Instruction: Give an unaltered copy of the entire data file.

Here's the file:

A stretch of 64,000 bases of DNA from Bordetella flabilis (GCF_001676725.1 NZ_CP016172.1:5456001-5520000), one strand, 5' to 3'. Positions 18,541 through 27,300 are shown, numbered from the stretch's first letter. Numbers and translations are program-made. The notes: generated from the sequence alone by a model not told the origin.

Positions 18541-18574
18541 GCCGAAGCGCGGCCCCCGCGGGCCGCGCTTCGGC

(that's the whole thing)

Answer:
A stretch of 64,000 bases of DNA from Bordetella flabilis (GCF_001676725.1 NZ_CP016172.1:5456001-5520000), one strand, 5' to 3'. Positions 18,541 through 27,300 are shown, numbered from the stretch's first letter. Numbers and translations are program-made. The notes: generated from the sequence alone by a model not told the origin.

Positions 18541-18574
18541 GCCGAAGCGCGGCCCCCGCGGGCCGCGCTTCGGC